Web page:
Managing the Side Effects of Myeloma Treatment

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Topics include: Treatments

Lisa Smith, a nurse practitioner at the Cancer Centers of the Carolinas, joins Andrew to answer questions about how to manage the side effects of myeloma treatments so patients can have the highest quality of life and still fight their cancer aggressively. Ms. Smith gives patients an idea of the side effects to expect from certain therapies in the hopes it will help patients to remain on their cancer medicines. The key for myeloma patients is to have open communication with your doctors about any symptoms you experience because often there is a way to alleviate the effect.

Topics included in the discussion are: How to manage the neuropathy that accompanies certain therapies, such as Velcade; Efforts that can be made to help fight the fatigue and anemia; How to manage pre-existing conditions, like renal problems, when diagnosed; Transplant and maintenance therapies; The role biological ages plays in treatment options; How to manage stomach irritation from Dexamethasone; and Balancing the benefits of biophosphate Zometa against the renal problems and osteoneocrosis of the jaw often caused by long-term use. You’ll also hear about the current recommendations in diagnostic testing.

With so many new treatment options, myeloma patients are living much longer, which means doctors have to shift the way they use certain drugs. It should provide tremendous hope to myeloma patients that doctors are now considering the long-term effects of all these treatments.

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Andrew Schorr:

Hello, and thanks for being with us once again. I am Andrew Schorr broadcasting our special edition program on multiple myeloma from Seattle, Washington, where I am, but we're going to span the country and the world. This is what we're doing in a whole series, and thank you to Millennium for being our sponsor through an unrestricted education grant. This allows us to do programs now. We will be doing another one next month when the big ASH meeting comes up, American Society of Hematology. As a leukemia survivor, I'm very plugged into that related to my cancer, and I know you are related to multiple myeloma. Hopefully you've had a chance to listen to the replays or read the transcripts of our earlier programs, including the one from the big international meeting that was over in Greece.

Well, not only were physicians at the meeting in Greece, but also some nurses and nurse practitioners who are devoted to helping you get the best cancer care for multiple myeloma but also managing the side effects maybe of the older medicines and now the side effects that are presented by the powerful new medicines as well. So, that's what we're going to be discussing today. How you can manage those side effects and limit them so that you can have the highest quality of life and still fight the cancer aggressively so you can have a long life.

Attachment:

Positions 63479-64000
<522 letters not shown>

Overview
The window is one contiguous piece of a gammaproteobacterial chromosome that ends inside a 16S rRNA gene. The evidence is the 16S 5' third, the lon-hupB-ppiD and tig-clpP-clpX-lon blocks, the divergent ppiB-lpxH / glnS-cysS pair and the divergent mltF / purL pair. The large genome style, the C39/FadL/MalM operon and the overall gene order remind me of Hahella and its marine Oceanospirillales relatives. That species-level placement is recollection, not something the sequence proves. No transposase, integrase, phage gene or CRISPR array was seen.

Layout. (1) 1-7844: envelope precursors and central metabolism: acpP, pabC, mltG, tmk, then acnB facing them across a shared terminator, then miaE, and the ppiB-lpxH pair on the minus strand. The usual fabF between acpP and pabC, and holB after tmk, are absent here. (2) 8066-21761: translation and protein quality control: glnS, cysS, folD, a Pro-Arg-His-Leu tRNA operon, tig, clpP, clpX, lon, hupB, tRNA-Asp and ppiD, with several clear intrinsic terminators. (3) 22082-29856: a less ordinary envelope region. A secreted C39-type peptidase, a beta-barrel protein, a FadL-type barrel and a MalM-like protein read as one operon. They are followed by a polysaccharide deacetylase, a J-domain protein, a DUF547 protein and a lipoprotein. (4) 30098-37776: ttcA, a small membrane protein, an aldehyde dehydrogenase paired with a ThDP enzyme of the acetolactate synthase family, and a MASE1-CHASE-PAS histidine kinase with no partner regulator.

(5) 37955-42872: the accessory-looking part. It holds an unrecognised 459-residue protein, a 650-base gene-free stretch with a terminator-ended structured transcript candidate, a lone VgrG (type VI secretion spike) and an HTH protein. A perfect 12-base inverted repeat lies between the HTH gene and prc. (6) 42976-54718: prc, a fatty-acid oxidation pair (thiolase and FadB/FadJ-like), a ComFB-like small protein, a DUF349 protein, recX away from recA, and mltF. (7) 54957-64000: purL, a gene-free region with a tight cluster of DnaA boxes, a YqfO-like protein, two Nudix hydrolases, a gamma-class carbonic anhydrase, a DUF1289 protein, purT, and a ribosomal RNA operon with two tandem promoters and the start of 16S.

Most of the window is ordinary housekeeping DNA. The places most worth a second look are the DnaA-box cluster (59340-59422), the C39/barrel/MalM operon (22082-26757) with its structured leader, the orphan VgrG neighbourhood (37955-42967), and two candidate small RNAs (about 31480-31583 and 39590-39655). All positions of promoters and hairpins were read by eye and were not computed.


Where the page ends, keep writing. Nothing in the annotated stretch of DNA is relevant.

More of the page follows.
So, the International Myeloma Foundation, who has been a great partner of ours in our programs and over many years, they have formed the Nurse Leadership Board, and there are 20 nurses on there, nurse practitioners, who really have a special interest and a devotion to you folks touched by myeloma, and so they actually have been developing guidelines that are proliferating, and the goal of this is to help nurses and other health care providers and physicians around the world understand how multiple myeloma can be managed in the best possible way while limiting the side effects.

So, today, our program is a conversation with Lisa Smith. Lisa has a whole bunch of letters after her name, but she is a nurse practitioner and works in oncology. She is with the Cancer Centers of the Carolinas, and she is based in Greenville, South Carolina. So, Lisa will be taking your questions. I want to give the phone number right now. You can call in with questions. Here's the number. Make sure you've got it; 877-711-5611. Also, there is a form on the web page on that you can just fill in that goes right to our producers and you can ask your question. Now, I do want to say right at the outset, everybody wants to say, Lisa, or if we had a physician on, here's my situation; what should I do? But that wouldn't be fair to you and it wouldn't be fair to our listeners either, so ask your question. Sure, give some of your specifics, but really what we're going to say is, what's the learning here from Lisa that we can all learn from and applies to this sort of situation? So without further ado, Lisa Smith, thank you for joining us for our live webcast today.

Lisa Smith:

Well thank you, Andrew. I'm very pleased to be here, and I want to thank Patient Power and Millennium for sponsoring this program. I think it's a great opportunity to reach out to patients, which is one of the reasons I love the job that I have because as a nurse practitioner that's primarily what I do is manage patient's side effects with multiple malignancies but I have a special interest and see a lot of multiple myeloma patients, so that's one of the reasons that I am here today.

Andrew Schorr:

Well thank you for that. I made a statement at the beginning, as I have done a lot of programs on multiple myeloma, and we have many more coming, so we're blessed with newer medicines, more targeted therapies, and people living longer and living better, but it seems to me as we're learning more about these medicines that there is no free lunch, if you will I guess, with powerful cancer therapy, and we also don't know which patient will develop which side effect at which dosage, I guess, because people react differently. So that's why I would imagine, Lisa, communication with your nurse or your nurse practitioner is really critical.

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